Lacoochee Elementary parents, staff hope to hold off proposed school closing

'I feel like this is the only thing this community has,' PCTO president Savanna Harris says.
Lacoochee Elementary fifth graders Estefania Hernandez and Nathaniel Adams read the school announcements on Oct. 31, 2018.. They say the idea of closing their school is "horrible." [Jeffrey S. Solochek | Times]
Lacoochee Elementary fifth graders Estefania Hernandez and Nathaniel Adams read the school announcements on Oct. 31, 2018.. They say the idea of closing their school is "horrible." [Jeffrey S. Solochek | Times]
Published Oct. 31, 2018|Updated Oct. 31, 2018

Savanna Harris got the news that Lacoochee Elementary might close next spring about an hour before the Pasco County school district sent out the official robo-call to parents after classes let out Tuesday.

A friend had texted a news report about the proposal, and Harris' second-grade daughter saw the message and ran outside to deliver the details.

"When I read [the message], I was just in shock and did all I could do to not cry," said Harris, president of the school's Parent-Child-Teacher Organization.  "Then it turned to, what can we do?"

Related coverage: Losing enrollment, Pasco County's Lacoochee Elementary School could be shut down 

Parents, staff members and students buzzed with upset Wednesday morning as they arrived on the campus that serves a mostly poor and minority community of remote northeast Pasco County.

"That's going to hurt," said Demond Woods, as he dropped off his daughter and stepson.

He, like many others, spoke of the school's commitment to the children and the neighborhood, which has so little else in the vicinity. And he worried that the disappearance of the school would hurt the children who need it most.

"The school is a big part of the reason the kids come to school each day," added Dora Limas, whose third grade son attends Lacoochee.

Many parents don't wake their children in time for classes, much less have the ability to drive them to campus if they are running late, Limas said. It's the school staff, working "above and beyond," that makes the kids want to attend and gets them moving, she said.

That point wasn't missed even by the students who make the school's morning announcements.

"So many people who live in this area don't have cars, and they might not have enough money to drive to school," said fifth grader Nathaniel Adams. "And there's not many [public] bus stops."

He called the idea of shutting down Lacoochee "the worst thing they can do."

"I think if they could, they should at least ask a request of other students who are maybe having a hard time at their school, so we could have more students at our school," said fifth grader Estefania Hernandez, reacting to the concerns that Lacoochee's shrinking enrollment is behind the proposal. "It is really good at this school."

PCTO president Harris agreed, saying she chose to send her daughter to Lacoochee even though she had other options. The school is a keystone of the community, she said, where families come for assistance well beyond education.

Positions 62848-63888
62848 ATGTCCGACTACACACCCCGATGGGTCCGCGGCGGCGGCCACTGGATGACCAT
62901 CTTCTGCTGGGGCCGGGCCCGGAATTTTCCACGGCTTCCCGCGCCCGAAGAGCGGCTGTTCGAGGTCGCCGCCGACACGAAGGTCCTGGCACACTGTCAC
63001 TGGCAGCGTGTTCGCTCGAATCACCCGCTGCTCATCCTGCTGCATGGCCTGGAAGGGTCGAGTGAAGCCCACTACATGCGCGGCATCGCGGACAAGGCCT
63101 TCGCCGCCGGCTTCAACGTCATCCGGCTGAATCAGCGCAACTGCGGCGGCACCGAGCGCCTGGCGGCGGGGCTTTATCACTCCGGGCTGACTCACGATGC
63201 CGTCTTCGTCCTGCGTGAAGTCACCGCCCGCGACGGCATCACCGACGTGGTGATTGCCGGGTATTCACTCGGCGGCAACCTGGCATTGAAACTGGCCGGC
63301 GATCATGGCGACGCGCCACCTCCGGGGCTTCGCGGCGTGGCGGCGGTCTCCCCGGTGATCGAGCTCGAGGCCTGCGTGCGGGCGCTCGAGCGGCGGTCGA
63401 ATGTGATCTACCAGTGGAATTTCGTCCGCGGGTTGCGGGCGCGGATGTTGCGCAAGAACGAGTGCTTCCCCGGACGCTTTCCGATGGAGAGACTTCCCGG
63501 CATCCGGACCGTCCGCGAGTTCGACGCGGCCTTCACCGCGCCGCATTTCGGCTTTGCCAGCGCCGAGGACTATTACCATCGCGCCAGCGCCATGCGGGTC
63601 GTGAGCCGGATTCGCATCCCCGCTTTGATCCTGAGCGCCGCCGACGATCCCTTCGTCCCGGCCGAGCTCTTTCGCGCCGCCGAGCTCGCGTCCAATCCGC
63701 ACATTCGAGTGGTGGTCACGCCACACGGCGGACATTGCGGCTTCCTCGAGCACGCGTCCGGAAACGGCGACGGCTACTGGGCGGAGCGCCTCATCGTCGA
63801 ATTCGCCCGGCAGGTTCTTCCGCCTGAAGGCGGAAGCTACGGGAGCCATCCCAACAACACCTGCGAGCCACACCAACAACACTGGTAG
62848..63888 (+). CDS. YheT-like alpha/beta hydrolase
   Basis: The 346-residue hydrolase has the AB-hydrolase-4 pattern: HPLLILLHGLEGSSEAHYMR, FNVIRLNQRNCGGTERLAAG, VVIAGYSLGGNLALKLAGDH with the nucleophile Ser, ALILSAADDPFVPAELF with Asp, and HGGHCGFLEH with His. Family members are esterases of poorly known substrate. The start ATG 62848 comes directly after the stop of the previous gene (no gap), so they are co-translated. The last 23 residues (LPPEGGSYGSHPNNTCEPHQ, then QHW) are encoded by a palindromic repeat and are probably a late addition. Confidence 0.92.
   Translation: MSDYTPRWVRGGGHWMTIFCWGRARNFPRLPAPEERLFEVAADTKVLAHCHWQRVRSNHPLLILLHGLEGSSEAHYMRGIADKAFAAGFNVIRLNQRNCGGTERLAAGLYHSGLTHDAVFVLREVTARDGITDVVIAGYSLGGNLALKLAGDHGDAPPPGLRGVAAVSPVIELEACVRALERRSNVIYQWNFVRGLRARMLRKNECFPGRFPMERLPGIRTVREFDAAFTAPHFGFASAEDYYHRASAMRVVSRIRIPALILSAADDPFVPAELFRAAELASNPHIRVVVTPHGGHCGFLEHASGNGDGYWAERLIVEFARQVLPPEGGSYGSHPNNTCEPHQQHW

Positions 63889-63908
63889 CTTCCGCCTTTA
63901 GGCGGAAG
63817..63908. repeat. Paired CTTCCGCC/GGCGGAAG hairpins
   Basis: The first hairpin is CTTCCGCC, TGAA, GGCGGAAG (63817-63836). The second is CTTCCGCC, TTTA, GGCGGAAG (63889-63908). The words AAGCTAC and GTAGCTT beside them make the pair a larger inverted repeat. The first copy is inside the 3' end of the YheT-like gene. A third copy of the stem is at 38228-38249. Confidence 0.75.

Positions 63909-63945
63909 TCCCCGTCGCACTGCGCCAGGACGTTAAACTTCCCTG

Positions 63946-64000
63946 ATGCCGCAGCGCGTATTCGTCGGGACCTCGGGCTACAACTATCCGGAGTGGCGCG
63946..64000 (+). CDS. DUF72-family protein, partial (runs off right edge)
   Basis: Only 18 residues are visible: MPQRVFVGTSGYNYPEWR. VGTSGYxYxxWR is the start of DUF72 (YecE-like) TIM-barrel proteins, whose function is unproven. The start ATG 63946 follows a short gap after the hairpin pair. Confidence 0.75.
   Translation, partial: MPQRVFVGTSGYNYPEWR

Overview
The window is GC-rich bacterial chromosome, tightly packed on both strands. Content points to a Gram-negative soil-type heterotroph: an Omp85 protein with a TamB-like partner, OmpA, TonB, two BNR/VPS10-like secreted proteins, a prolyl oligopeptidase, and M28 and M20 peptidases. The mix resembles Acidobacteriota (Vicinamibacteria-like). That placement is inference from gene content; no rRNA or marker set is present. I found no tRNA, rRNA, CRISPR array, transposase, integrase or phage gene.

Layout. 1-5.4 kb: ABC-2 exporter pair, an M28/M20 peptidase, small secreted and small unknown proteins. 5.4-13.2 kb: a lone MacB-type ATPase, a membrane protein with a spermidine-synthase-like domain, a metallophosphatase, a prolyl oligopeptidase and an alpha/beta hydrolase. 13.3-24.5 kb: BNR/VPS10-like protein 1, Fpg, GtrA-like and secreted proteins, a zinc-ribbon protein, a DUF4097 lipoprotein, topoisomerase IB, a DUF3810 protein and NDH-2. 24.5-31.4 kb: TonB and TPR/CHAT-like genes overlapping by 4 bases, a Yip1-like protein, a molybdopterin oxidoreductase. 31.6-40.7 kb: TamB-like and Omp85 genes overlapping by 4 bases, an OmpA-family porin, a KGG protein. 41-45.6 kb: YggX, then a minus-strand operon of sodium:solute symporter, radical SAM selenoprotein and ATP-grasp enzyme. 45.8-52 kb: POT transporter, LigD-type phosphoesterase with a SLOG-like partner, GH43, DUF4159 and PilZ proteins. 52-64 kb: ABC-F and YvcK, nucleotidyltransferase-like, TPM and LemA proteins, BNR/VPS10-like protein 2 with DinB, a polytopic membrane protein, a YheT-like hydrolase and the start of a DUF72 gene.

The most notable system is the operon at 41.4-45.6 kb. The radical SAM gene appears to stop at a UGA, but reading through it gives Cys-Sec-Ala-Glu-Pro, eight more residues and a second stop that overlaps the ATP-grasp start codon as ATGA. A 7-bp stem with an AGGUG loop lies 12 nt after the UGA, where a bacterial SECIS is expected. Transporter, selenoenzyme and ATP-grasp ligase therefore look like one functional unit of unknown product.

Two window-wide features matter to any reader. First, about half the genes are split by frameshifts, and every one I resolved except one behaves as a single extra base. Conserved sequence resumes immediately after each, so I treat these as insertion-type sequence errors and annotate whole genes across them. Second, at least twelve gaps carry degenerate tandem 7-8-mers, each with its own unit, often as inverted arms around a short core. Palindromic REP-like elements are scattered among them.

"I really want to know what we can do to prevent this," Harris said. "I realize there's a business aspect to schools. But if we're talking about the best interest of children, that's being ignored."

School secretary Tracy Sanderson, who sent her own children to Lacoochee and lives three miles away, worried about the future of the school where everyone knows each other's name and treats one another like family.

"I think that we kind of hold this community together. We help everybody do everything," Sanderson said. "If we weren't there, I don't know who would be there to help and support them."

Shelby O'Dell, who has a child in prekindergarten, said it seemed as if the area had a target on its back.

"I feel like they're just trying to get rid of the community of Lacoochee, period," O'Dell said, listing the recent closures of the area YMCA and some affordable housing as examples.

She and others noted that the decisions are being made with little notification to the most affected people, and are scheduled for early morning meetings miles away in Land O'Lakes.

"It makes me mad," said Limas. "They could have at least said they were thinking about it" months earlier.

Limas was among those who said they planned to send emails to district officials logging in their questions and complaints, and to attend board meetings if they're able.

"I'm going to go with a sign: 'What do you want me to do?'" she said.

School Board member Allen Altman, who represents the Lacoochee area, said he has long had strong concerns about the viability of the community if the school were to close. That's part of the reason the discussion hasn't gotten far in past years.

But he said the educators he knows who work with Lacoochee Elementary have allayed many of his biggest worries, with plans to increase support services and academic opportunities beyond what the school currently has — if the concept to merge into Cox Elementary wins approval.

"The decision was not made lightly, and I am 100 percent confident it was made in the best interest of children," Altman said.

He acknowledged that conversations need to occur, where parents can ask their "honest, legitimate questions," and get straightforward answers. Change would not be easy, Altman said, but perhaps families will see value in the possibilities after they get more information.

Harris, for one, was willing to listen, but had big doubts.

"There are so many kids here that this place, and the Boys & Girls Club [across the street], are their only safe spaces," she said. "I feel like if the school closes, they will be lost."

The School Board has scheduled a workshop to discuss the proposal to close Lacoochee for immediately after its 9 a.m. meeting Tuesday. The district will hold a parent meeting at 5:30 p.m. Thursday at Lacoochee Elementary.